Nichole Tucker, MA, is the Web Editor for Targeted Oncology. Tucker received her Bachelor of Arts in Mass Communications from Virginia State University and her Master of Arts in Media & International Conflict from University College Dublin.
In an interview with Targeted Oncology, Markus Moehler, MD, PhD, reviewed the potentially practice-changing data from the phase 3 CheckMate 649 clinical trial.
Patients with advanced or metastatic, HER2-negative gastric or gastroesophageal junction (GEJ) cancers represent a patient population in need of an alternative to standard chemotherapy. A new option is necessary for this population to improve upon the poor overall survival (OS) results.1
In the 2017 ATTRACTION-2 study (NCT02267343), a signal of survival improvement was observed when nivolumab (Opdivo) was compared with placebo as treatment of gastric and GEJ cancers. At a median follow-up of 8.87 months (interquartile range [IQR], 6.57-12.37) in 330 patients in the nivolumab group and 8.59 months (5.65-11.37) in the placebo group, the median OS was 5.26 months (95% CI, 4.60-6.37) in the nivolumab group and 4.14 months (95% CI, 3.42-4.86) in the placebo group (HR, 0.63; 95% CI, 0.51-0.78; P <.0001).2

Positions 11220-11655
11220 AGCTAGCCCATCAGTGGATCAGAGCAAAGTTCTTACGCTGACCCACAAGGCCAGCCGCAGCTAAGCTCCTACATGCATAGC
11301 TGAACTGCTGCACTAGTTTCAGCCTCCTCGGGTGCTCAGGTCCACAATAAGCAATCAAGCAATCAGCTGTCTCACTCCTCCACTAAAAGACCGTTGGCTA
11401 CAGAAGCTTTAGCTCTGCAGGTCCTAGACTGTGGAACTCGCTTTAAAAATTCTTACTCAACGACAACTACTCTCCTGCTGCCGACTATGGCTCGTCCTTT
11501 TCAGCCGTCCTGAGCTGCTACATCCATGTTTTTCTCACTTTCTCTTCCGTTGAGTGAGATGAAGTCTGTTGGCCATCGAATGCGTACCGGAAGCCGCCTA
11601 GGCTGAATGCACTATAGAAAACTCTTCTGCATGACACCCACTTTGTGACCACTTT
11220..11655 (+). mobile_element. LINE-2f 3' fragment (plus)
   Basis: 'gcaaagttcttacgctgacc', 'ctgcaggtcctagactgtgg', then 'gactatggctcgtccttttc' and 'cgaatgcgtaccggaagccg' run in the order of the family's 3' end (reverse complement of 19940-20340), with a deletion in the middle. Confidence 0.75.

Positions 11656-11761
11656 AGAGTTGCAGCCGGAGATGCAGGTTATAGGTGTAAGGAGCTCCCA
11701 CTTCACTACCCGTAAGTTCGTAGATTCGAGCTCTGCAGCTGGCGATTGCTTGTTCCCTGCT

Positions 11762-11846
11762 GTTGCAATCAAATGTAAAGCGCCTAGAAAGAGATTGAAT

Based on these study results, it was hypothesized that nivolumab may be the new option oncologists need for the treatment of gastric and GEJ cancers. Thus, ATTRACTION-4 (NCT02746796) was designed and in the study, nivolumab was added to chemotherapy in 2 arms. One arm received nivolumab with S-1 and oxaliplatin (SOX) and the second received nivolumab with capecitabine plus oxaliplatin (CapeOx).3
In ATTRACTION-4, the median OS was not reached (NR) in both groups. Median progression-free survival (PFS) was 9.7 months (95% CI, 5.8-NR) with nivolumab/SOX and 10.6 months (95% CI, 5.6-12.5) with nivolumab/CapeOx. Investigators considered this to be encouraging efficacy for nivolumab with chemotherapy and the next step was to compare nivolumab plus chemotherapy versus chemotherapy alone in a head-to-head trial. This step was fulfilled with the phase 3, randomized, open-label CheckMate 649 study (NCT02872116).